Cobb made his first run, at around 100mph, on September 3, following up with 140 the following day. Minor modifications were reeded to the hull, to prevent Crusader shipping gallons of water. On September 10 and 11 he believed he had broken the record unofficially, hitting speeds over 180 mph. Then, on the 19th, a Friday, he achieved 185.57mph running north to south, exactly the same as Stanley Sayres' one-way best but well above his fresh American mark of 178.497 in Slo-Mo-Shun IV. A combination of poor weather and the usual difficulty of getting Crusader up on to the plane slowed the return run to 160.71 so that the average speed fell to 173.10, just below the record. "No, I don't think I did it," said Cobb as he stood back at base on the ageing Temple Pier in Glenurqhuart before the official speeds came through. "There was too much wind and she was tending to become unmanageable. I had to hold her back a bit."

After a larger rudder had been fitted, there were two more high-speed runs on the 27th, a Saturday, but Cobb did not exceed 150 this time. The Queen Mother paid a visit that day. "You have my best wishes - good luck," she said to Cobb, telling Vicki: "I feel sure your husband is going to break the record." Hers was not the first royal interest the project had attracted; Prine William of Gloucester and his younger brother Richard had been shown round the boat on the 2nd.

On the 29th, a Monday, they were ready to try again. According to Michael Radford, Cobb told his mother and Vicki that he had a premonition about the last run in Crusader. The boat was constructed from birch ply and a stressed skin of double diagonal plywood, but the front planing point was aluminium. Constructor Peter Dy Cane, of Vosper, had considered wood since he believed it to be inherently stronger, but finally opted for metal through convenience. After the series of test runs there was a clear evidence that the planing shoe was distorting. He offered to revise the craft at Vosper's expense, but Cobb preferred not to postpone the attempt, aware that he was keeping a lot of people waiting. There was what Du Cane described as a 'high-powered' meeting at the Drumnadrochit Hotel, in which his was a lone voice against Cobb's, Railton's and Eyston's. They all favoured continuing, to attempt to bear the record by a small margin and to return subsequently for another attempt the following year once the offending shoe had been modified. Thoughtfully, Cobb wrote a letter which absolved Du Cane of any responsibility. In the meantime, they strengthened the planing surface as much as possible.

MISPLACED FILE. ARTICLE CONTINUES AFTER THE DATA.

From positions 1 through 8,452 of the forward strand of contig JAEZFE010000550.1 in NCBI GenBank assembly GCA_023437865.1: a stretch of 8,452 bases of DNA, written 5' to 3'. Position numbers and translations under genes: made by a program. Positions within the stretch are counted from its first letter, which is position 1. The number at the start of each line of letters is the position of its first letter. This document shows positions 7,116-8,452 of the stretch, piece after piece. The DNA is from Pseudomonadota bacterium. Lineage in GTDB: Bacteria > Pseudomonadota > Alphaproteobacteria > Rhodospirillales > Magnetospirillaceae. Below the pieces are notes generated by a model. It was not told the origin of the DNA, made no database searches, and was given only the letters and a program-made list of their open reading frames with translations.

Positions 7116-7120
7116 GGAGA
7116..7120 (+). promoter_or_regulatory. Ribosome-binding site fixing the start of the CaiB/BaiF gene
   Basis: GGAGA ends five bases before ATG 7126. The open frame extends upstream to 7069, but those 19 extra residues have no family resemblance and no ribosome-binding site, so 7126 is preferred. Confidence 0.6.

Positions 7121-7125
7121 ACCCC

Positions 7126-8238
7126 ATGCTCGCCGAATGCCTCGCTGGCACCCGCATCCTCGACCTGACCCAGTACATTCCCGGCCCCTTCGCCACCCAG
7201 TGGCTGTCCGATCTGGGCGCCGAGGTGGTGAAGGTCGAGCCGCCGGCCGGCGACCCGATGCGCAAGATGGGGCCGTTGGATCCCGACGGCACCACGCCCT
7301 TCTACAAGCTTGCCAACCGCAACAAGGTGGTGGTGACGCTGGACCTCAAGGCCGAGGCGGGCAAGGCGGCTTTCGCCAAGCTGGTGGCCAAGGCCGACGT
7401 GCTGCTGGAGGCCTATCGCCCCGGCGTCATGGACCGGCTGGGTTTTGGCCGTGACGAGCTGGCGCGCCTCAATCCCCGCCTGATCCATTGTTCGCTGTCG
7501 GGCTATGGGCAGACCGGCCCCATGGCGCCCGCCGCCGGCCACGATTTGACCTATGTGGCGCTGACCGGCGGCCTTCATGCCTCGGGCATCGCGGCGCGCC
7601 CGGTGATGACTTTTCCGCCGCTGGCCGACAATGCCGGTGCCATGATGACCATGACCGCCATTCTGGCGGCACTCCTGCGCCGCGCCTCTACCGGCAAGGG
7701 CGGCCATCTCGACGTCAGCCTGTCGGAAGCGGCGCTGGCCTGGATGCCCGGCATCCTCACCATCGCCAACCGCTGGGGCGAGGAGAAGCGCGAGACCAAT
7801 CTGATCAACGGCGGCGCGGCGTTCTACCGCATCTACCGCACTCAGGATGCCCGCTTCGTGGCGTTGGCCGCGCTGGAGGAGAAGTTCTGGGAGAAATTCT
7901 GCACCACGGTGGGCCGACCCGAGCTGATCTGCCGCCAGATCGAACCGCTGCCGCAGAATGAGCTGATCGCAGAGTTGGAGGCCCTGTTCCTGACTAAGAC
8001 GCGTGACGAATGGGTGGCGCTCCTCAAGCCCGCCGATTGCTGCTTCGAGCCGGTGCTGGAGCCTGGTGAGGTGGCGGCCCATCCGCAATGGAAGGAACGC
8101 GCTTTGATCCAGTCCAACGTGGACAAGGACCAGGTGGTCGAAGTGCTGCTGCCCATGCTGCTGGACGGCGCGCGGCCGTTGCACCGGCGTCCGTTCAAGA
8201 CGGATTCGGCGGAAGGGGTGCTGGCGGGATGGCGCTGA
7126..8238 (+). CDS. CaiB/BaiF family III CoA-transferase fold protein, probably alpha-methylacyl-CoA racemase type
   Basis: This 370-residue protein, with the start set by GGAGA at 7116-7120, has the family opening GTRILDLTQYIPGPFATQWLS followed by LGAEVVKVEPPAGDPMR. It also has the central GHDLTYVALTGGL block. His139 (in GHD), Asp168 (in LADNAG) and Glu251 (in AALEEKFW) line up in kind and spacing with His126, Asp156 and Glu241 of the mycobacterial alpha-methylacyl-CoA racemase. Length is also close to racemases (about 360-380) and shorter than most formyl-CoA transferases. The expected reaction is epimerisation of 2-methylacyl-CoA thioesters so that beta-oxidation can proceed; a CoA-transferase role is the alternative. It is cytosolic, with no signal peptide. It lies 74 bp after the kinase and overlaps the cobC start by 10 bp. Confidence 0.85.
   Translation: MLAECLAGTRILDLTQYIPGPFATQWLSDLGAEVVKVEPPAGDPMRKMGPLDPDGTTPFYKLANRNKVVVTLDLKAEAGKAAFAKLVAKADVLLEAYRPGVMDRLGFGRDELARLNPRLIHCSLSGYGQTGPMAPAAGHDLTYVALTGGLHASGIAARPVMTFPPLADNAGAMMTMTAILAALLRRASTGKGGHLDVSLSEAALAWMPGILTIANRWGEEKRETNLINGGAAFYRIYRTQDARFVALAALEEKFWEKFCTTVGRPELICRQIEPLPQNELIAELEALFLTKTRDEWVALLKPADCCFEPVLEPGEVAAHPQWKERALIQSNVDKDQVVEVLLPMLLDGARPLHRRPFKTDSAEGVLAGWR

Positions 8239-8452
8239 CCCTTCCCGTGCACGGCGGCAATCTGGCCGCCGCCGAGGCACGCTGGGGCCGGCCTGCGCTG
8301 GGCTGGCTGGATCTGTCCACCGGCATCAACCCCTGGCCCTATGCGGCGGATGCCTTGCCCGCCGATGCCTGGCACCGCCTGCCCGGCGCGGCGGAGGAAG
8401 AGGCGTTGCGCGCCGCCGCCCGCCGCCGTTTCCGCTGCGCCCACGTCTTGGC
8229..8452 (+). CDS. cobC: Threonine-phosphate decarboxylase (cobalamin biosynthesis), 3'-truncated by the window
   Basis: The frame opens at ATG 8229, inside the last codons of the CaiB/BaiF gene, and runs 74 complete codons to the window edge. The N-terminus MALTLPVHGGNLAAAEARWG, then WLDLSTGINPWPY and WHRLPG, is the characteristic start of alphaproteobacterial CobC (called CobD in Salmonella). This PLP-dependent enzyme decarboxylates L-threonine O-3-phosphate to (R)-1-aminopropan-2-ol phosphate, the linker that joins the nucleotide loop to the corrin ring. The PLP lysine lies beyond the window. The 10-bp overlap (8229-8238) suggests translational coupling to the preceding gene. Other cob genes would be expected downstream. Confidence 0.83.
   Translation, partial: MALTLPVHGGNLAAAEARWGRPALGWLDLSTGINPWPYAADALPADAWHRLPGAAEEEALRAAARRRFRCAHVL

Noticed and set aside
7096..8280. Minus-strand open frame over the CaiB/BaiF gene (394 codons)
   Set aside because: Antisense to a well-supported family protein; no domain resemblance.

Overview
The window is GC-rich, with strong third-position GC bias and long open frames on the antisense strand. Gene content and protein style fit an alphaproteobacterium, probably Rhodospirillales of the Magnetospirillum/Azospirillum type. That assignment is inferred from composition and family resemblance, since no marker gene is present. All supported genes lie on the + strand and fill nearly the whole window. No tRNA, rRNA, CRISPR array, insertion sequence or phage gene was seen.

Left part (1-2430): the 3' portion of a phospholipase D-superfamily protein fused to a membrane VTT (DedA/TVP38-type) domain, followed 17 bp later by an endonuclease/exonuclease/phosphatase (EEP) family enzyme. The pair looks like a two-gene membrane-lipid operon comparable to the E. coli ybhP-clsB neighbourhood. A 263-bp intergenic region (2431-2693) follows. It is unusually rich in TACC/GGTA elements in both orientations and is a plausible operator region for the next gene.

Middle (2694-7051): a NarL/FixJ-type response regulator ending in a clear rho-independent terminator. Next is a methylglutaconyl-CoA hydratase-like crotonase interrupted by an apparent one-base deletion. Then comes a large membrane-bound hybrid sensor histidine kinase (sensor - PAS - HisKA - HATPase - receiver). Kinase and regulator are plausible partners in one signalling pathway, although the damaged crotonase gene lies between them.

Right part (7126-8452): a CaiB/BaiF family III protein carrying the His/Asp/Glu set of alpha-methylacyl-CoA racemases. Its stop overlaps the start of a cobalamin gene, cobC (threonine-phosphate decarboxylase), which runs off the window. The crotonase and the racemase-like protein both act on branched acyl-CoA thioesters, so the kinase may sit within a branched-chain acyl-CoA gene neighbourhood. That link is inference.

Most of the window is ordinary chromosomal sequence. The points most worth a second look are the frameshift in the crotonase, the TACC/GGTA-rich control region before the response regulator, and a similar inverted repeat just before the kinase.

That morning Crusader was taken out early on to the black waters of the lock as the overnight wind had dropped. To begin with it was oily calm, but as is the way with record breaking, a light breeze sprang up just when everythign was ready and the team was forced to abandon the effort. By noon, a little low in spirits, they repaired for coffee in the lounge of the Drumnadrochit Hotel to discuss the next step. Then came word that the loch was flat once more, and hurriedly everyone departed again for their stations. The support boats had been left in position, but as Vicki took up station with Du Cane in the radio car at a site overlooking the midpoint of the measured mile, Cobb returned to the loch and found the timekeepers' 40ft boat Maureen returning to base against orders. He was angered by the wake that was created. Time was of the essence on the fickle black water, however, and he could not afford to wait any longer.

William Rees, the radio/intercom organiser, was the last person to speak to John Cobb. "I adjusted his helmet and said, 'Are you all set?'. He replied: 'Yes, here goes. Conditions seem to be quite favourable at the moment. Let's take advantage of it.' I wished him 'Good Luck'. He gave me the thumbs up sign and set off."

Moments later Cobb sped southwards at astonishing speed, close in to the west bank, but as he cleared the measured mile it could be seen that Crusader was porpoising dramatically. While conceiving Donald Campbell's Bluebird K7, designed Ken Norris would late analyse cine film recorded for 15 seconds immediately before and after the accident. It was shot at 16 frames per second, and the 248 frames revealed just how badly Cobb and Crusader were trapped in the dreaded aero/hydrodynamic problem. Cobb was being pitched up and down through an 18 inch arc five times a second. Just before the final dive the bows could be seen to be raised, with daylight visible beneath the hull as far aft as the sponsons.